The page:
Governor signs California-wide rent cap bill into law

In a move aimed at stemming the tide of skyrocketing rents that
have helped spur a statewide housing crisis, California Gov. Gavin
Newsom signed a sweeping rent cap bill into law Tuesday.

Beginning in January, landlords in California will face limits
on how high they can raise rents.

“No one thought this could be done,” said Newsom at the

AB 1482 bill
signing Tuesday at a senior center in West Oakland
surrounded by lawmakers and tenant advocates.

Under the new law, property owners across the state won’t be
allowed to increase rent by more than 5 percent plus local rate of
inflation and they will be required to give “just cause” for
evictions of tenants who have lived in a unit for at least a

“This is historic legislation,” said Assemblyman David Chiu
(D-San Francisco), the lead author of the legislation. “But let
me tell you, folks, our work is not done.”

Landlords won’t be allowed to boot renters following the rules
of their lease unless the owner is tearing down the residence,
renovating it, taking it off the rental market or moving in. In
some cases, such as when they convert a building into condos or
make substantial renovations, owners will have to pay tenants
relocation fees.

Proponents have hailed the new law, which will be retroactive to
March 2019 in an attempt to aid tenants whose landlords recently
boosted rents ahead of the bill signing, as an important step
toward addressing the state’s housing crisis, which is
particularly acute in the Bay Area.

“I know from personal experience how important today is,”
said Sasha Graham of the group Alliance of Californians for
Community Empowerment.

Graham became homeless for several years after her landlord
raised the rent on her Richmond apartment more than 100 percent and
later evicted her and her son from their home with no cause.

“It was traumatizing,” Graham said, adding that the new law
“will literally save laws.”

But critics have said the new law, which exempts units built in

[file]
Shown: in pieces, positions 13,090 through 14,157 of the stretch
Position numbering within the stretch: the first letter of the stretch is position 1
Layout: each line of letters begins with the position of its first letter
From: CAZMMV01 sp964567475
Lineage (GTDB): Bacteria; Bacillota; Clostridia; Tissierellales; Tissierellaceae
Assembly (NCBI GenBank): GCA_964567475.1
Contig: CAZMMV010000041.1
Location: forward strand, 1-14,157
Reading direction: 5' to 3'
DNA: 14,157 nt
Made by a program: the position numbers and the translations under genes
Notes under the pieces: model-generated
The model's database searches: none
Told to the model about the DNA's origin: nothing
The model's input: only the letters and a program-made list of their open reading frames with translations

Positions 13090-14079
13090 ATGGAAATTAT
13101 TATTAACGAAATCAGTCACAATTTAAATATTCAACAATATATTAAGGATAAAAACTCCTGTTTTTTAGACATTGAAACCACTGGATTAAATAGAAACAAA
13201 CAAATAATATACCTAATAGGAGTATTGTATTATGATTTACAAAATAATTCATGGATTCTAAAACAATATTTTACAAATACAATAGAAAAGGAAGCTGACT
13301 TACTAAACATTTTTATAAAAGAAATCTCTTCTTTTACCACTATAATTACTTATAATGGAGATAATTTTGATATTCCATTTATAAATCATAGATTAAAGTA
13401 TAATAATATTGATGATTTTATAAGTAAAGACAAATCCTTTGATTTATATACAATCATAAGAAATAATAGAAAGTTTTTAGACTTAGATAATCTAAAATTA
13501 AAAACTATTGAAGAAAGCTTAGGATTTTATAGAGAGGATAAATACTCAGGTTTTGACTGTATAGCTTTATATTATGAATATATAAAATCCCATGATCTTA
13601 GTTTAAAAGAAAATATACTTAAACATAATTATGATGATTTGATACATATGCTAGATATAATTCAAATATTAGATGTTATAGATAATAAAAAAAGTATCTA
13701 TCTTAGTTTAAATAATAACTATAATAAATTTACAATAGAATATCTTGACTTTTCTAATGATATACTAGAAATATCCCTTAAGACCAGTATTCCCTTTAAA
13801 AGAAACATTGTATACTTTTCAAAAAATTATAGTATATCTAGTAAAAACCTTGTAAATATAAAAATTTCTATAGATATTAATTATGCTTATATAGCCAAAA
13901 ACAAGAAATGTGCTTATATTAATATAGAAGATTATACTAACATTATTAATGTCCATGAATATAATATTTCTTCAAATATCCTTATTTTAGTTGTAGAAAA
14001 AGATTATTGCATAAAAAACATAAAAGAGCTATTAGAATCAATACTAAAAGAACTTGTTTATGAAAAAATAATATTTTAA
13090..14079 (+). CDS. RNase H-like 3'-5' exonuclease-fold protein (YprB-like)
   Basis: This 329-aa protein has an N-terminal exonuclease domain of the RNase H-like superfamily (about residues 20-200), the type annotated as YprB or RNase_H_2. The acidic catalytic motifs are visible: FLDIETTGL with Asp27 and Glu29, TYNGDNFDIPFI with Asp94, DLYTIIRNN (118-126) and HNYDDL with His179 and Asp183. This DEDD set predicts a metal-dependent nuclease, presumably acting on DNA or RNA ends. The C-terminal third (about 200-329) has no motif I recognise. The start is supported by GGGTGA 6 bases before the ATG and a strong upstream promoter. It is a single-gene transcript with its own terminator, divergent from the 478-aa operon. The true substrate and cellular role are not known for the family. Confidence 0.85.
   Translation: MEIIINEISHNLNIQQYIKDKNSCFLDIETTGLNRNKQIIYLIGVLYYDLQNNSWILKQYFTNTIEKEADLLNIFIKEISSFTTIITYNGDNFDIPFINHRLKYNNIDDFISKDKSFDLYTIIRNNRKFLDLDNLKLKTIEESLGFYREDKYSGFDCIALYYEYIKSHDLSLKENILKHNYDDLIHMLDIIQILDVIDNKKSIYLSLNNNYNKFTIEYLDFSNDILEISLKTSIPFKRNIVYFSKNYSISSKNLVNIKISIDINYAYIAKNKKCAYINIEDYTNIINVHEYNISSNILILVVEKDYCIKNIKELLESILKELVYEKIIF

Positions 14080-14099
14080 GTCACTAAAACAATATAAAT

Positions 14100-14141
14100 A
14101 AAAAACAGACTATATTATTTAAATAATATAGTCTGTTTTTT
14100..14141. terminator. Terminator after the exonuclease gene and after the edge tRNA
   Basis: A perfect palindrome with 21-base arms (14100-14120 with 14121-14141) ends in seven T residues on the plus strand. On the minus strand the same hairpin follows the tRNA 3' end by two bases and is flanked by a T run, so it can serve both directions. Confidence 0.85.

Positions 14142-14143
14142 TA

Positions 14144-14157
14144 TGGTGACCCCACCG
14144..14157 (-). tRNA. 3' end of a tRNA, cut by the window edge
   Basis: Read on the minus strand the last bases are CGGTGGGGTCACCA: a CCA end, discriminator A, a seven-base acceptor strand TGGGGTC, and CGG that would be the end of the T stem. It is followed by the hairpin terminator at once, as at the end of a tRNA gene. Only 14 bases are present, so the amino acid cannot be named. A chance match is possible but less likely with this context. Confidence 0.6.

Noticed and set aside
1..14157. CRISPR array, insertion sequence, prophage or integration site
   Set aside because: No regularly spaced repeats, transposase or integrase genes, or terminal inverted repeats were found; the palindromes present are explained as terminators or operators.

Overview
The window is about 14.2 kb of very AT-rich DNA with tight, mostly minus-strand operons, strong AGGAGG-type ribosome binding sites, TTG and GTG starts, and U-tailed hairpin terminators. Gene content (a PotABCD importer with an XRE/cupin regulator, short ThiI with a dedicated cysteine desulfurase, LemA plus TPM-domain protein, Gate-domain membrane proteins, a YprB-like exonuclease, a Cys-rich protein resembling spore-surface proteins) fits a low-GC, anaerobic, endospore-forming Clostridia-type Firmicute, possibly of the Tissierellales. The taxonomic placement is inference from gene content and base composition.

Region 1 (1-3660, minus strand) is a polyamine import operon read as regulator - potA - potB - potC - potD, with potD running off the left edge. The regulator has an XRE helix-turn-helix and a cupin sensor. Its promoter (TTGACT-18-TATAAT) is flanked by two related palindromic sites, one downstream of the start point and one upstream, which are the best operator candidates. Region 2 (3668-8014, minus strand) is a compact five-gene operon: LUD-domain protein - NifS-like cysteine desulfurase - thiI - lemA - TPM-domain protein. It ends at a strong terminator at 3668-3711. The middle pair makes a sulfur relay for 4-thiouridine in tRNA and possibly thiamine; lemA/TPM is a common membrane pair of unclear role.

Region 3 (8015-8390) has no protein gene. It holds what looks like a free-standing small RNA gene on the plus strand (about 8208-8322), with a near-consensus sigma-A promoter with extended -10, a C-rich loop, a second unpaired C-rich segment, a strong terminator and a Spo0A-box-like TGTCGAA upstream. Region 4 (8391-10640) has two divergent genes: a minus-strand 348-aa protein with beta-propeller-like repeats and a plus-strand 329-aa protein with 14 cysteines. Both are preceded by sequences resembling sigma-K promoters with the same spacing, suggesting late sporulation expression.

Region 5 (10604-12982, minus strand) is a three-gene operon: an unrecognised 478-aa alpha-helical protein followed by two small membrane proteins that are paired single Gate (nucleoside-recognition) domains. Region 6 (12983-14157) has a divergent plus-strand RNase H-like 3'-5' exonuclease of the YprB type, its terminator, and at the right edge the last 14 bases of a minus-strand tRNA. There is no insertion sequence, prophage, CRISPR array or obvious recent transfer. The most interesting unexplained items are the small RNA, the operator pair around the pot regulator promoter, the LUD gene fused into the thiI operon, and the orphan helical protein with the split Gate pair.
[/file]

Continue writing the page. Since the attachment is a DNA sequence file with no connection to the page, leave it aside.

the last 15 years and would sunset in 2030 unless lawmakers extend
it, could dissuade some landlords from renting property at all.

Regardless, Newsom’s signature makes California one of the
first states in the country to take such a step. Oregon passed
similar legislation earlier this year and New York has moved to
enact widespread caps on rent. It’s also a political win for the
governor, who helped negotiate the controversial bill to

Lupe Arreola, executive director of Tenants Together in San
Francisco, said the law will offer useful protections for renters.
The organization did not take a position on the measure.

Renters need additional help as more become “rent burdened,”
paying more than 30 percent of their income on housing, Arreola
said. “People in Stockton are having these crazy rent
increases,” she said. “People in Fresno are having these crazy
rent increases.”

But the reach of the protections might be limited. A study by
Zillow found just 7 percent of California renters would have
benefited from the rent cap. In places like Oakland and San
Francisco, which already have rent restrictions, tenants may not
see many changes. Those local rules will still apply.

“We can do better and we know that we have a lot of work to
do,” said state Senate President pro tempore Toni Atkins (D-San
Diego). “I can’t think of anything better than to make sure
people have a roof over their head.”

Nearly a third of renters in Vallejo and Sacramento — popular
retreats for former Bay Area residents — would have benefited
from the cap.

The law will apply mostly to multi-family dwellings. Only condos
and single-family homes owned by big corporations or major
investors, not an individual, will be covered.

Still, small landlords say the measure will stifle new
development and encourage property owners to regularly hike rent to
make up for lost revenues.

“There is a reason that the cities with the strictest rent
control and just cause eviction policies have some of the worst
housing affordability rates and the most severe housing crisis,”
said Sid Lakireddy, president of the California Rental Housing
Association, a union of smaller property owners. “As the housing
crisis worsens, we will continue to advocate for real solutions
that provide real relief to Californians.”

Newsom said the rent cap law helps address the “protection”
of tenants. But, he said, the state needs to do more to preserve
existing affordable housing and produce more new housing.

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“We need to build more damn housing,” the governor said,

Still, he said, the signing of AB 1482 could prompt other states
to consider similar measures.

“Once a mind is stretched, it never goes back to its original
form,” Newsom said. “You’re going to see this happening in
states all across the country.”

Staff writer Louis Hansen contributed to this report. 

Source: FS – All – Real Estate News 1
Governor signs California-wide rent cap bill into law